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Formula 1 Bahrain GP

Hamilton: Ferrari has "significant" straightline edge in Bahrain

Lewis Hamilton and Mercedes believe that Formula 1 rival Ferrari’s blistering form in Bahrain has come from a "significant" straightline speed advantage.

Charles Leclerc, Ferrari celebrates pole position in Parc Ferme with Lewis Hamilton, Mercedes AMG F1

While Hamilton got within 0.030 seconds of Sebastian Vettel’s second-place time in qualifying, he admitted that he had no chance of getting close to Charles Leclerc's pole position performance.

Reflecting on why the Ferraris has been in a class of its own this weekend, Hamilton reckoned that much of the Scuderia's advantage can be explained by how fast the Maranello team is on the straights.

“We have seen incredible pace from the Ferraris,” said Hamilton. “Honestly I didn’t know we would be as close as we were at the end.

“They were pulling some serious speed on the straights which is where we have generally lost a lot of time, just the straight line.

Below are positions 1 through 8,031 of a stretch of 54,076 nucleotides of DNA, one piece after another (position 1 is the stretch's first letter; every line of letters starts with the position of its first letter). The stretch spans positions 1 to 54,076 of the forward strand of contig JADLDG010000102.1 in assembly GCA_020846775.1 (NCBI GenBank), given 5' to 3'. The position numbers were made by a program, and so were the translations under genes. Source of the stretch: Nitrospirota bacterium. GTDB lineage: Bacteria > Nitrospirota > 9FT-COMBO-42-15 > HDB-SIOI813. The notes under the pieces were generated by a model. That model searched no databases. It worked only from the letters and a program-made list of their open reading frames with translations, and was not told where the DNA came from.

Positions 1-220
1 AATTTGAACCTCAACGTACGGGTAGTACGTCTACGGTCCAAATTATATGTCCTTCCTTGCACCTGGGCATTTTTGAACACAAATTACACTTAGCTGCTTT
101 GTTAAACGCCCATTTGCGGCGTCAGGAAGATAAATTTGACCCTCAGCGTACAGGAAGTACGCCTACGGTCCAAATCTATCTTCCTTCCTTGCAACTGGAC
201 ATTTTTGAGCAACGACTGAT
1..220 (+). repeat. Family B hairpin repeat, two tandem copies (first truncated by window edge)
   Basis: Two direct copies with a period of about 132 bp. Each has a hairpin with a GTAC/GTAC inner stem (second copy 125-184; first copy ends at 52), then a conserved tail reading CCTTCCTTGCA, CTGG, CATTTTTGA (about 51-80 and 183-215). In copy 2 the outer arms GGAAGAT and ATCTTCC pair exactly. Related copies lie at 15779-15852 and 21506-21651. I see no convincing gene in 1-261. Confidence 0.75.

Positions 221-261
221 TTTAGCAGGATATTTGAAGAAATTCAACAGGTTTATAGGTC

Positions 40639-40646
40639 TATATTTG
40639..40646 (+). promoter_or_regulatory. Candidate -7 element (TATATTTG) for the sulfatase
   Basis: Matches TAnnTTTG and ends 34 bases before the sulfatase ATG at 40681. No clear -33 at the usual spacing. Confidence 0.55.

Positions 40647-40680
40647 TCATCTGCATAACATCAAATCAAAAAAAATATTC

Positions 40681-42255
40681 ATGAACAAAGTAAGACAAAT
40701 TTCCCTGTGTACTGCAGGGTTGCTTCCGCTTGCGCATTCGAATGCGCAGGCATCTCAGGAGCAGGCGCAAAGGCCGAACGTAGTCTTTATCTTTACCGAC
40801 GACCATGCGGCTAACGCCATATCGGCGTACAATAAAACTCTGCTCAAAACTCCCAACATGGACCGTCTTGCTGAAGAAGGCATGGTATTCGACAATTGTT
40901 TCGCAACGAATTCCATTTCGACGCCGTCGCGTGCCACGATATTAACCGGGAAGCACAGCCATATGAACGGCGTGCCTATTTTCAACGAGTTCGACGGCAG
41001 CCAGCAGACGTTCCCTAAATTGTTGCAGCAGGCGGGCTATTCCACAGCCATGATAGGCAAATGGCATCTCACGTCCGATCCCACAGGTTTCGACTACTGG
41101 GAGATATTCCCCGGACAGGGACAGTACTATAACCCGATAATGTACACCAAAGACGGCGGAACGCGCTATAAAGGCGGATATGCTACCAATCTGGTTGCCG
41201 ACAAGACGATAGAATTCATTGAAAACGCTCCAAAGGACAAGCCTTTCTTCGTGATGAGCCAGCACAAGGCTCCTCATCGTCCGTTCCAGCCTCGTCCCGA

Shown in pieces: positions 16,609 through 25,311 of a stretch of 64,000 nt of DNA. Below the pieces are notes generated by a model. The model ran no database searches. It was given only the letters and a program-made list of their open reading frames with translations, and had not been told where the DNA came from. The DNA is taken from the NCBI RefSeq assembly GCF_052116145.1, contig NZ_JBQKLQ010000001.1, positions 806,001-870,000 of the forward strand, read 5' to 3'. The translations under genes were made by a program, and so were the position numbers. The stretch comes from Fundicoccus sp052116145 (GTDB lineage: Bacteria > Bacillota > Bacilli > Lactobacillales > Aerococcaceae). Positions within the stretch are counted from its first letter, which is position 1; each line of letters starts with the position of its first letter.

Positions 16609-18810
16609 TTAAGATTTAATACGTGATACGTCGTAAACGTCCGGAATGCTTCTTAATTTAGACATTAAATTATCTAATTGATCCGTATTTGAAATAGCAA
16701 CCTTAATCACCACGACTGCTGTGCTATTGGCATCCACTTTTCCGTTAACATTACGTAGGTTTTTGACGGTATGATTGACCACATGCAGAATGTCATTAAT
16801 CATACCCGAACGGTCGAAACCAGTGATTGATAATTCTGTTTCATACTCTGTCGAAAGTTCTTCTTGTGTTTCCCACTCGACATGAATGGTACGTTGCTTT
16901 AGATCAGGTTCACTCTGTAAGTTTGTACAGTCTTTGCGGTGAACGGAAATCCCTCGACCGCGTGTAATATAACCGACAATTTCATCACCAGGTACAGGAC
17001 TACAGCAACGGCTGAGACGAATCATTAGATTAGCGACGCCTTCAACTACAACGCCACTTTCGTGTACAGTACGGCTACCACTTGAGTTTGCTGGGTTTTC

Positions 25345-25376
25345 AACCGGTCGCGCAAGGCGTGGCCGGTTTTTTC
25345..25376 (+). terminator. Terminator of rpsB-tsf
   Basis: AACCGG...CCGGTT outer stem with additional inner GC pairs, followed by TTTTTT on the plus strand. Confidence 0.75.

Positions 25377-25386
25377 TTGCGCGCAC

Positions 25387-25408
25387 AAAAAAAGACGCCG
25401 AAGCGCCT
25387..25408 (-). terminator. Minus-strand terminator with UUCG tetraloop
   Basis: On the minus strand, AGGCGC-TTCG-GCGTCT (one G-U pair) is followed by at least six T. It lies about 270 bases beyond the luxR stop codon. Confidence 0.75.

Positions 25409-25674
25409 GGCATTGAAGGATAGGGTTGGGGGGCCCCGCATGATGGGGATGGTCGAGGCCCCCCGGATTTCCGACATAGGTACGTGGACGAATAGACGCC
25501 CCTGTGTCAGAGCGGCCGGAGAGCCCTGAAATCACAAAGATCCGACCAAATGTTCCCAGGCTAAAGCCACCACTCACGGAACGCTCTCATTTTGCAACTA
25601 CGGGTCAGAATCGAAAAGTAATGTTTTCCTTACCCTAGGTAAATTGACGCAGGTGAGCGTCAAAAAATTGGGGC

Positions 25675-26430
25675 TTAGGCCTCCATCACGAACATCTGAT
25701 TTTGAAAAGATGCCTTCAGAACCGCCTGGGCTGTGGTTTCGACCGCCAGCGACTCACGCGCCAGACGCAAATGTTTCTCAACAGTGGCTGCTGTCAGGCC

“Somehow they have managed to find a lot more speed on the straights.

"For us the car has felt okay, I just think over the years it has not been a circuit that particularly suited our car for whatever reason, but we got into quite a nice place today and end of straight speeds was really where we lost a lot of time.

“Sector one we were losing three tenths or two tenths just on straightline speed, so that is a significant amount.”

Mercedes boss Toto Wolff said that his team needed to get to the bottom of why it was on the back foot on the straights.

“On long runs we were doing OK, that looked good,” he told Sky. “But we are lacking in straightline speed at the moment - whether that is track or power, we need to analyse.

“And obviously it’s not great for the race either, overtaking will be an option tomorrow, but you need to have a fast car on the straights.”

Asked if he suspected it was outright power or car drag, Wolff said: “For sure it’s a combination of the two.

"That post-mortem started mid-qualifying when we realised that we’re lacking the speed, and we’ll take the analysis from there.”

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